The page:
Australian troops training Filipino forces to combat ISIS threat
Australian troops deployed to the Philippines say the threat of ISIS is now on Australia’s doorstep, as the terror group moves closer to home.
More than 100 Australian troops from the army, air force and navy are currently based in the southern Philippines, training local forces in combat techniques they learnt on the ground in Afghanistan and Iraq.
Their mission - known officially as Operation Augury - is not only to equip Filipino forces with new battle techniques, but to also help safeguard Australia’s own regional security.
“We just need to be ready and make sure we can counter it,” Group Captain John Young tells 60 Minutes reporter Liam Bartlett.
“It may not be in Australia, but this part of the world is in our backyard… they’re our neighbours.”
This Sunday, 60 Minutes is the first television program to be given access to the mission - with exclusive access to the drills and scenarios Aussie troops are using to prepare local forces in combat against ISIS and other local extremist groups.
Highly-skilled at fighting in the dense jungle, the Philippines military were caught off guard when ISIS forced them to the streets of the major urban city of Marawi.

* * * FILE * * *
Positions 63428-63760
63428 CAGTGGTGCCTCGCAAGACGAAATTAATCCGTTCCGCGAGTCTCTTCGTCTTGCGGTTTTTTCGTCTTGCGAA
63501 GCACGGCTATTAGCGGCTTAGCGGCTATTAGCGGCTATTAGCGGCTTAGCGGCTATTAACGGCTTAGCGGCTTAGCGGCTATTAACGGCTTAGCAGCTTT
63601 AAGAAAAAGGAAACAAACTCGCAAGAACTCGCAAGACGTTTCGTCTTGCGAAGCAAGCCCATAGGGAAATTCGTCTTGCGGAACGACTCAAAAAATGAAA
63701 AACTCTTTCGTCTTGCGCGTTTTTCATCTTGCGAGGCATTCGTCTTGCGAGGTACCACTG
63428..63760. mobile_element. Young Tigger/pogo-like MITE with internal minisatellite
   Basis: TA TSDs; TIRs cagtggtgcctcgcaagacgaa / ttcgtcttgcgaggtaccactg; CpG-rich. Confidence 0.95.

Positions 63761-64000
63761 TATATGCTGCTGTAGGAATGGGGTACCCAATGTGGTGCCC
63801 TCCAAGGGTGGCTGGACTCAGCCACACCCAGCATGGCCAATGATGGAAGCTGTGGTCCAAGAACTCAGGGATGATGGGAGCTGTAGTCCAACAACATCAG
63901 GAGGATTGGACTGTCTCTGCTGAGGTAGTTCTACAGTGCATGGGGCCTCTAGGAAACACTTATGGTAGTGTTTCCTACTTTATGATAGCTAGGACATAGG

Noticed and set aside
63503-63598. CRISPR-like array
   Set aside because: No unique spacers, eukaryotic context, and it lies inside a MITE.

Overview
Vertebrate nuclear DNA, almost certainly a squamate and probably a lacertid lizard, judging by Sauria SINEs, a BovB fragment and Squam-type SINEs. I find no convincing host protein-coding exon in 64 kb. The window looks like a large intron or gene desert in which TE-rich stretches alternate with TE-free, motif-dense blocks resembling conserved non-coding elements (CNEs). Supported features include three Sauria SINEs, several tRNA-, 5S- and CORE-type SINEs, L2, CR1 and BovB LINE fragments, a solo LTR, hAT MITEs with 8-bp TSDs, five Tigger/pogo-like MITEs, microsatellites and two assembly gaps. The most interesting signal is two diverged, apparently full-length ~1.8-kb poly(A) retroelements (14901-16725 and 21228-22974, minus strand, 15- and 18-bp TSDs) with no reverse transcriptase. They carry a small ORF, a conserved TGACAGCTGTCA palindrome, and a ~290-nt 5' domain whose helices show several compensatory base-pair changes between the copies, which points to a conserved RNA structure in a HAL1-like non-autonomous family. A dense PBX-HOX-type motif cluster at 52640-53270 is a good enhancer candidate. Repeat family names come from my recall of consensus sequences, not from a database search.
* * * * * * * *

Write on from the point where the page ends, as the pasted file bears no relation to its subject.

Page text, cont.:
ISIS seized Marawi City in the southern Philippines in May 2017 and claimed it as their East-Asia headquarters.
Marawi was once home to more than 200,000 people.
Now, it is a ghost town. Homes and shopfronts have been bombed out, with all the cities infrastructure in ruins.
Though the siege ended in November 2017, the streets are still too dangerous for locals to return home with hundreds of unexploded bombs hidden in the rubble.
The Marawi city siege was the second time in five years that Islamic extremism brought mass bloodshed to the southern Philippines.
But the destruction and devastation is a reminder that ISIS is not a far-off threat for Australia - Marawi city is just three-hours flight time from Darwin.
60 Minutes reporter Liam Bartlett confronts the threat of the Islamic State head-on, in an astonishing interview with radicalised Islamic State recruits.
Initially lured to extremism by the promise of a wage and better life, the young ISIS recruits sitting across from the 60 Minutes cameras now believe the sickening ideology of those who recruited them.
In a shocking interview, 24-year-old Filipino ‘Sadam’ says he joined ISIS three years ago – and tells 60 Minutes he is ready to fight for Islamic State – both at home in the Philippines or across international waters.
“We’re just doing what God told us to do,” Sadam says.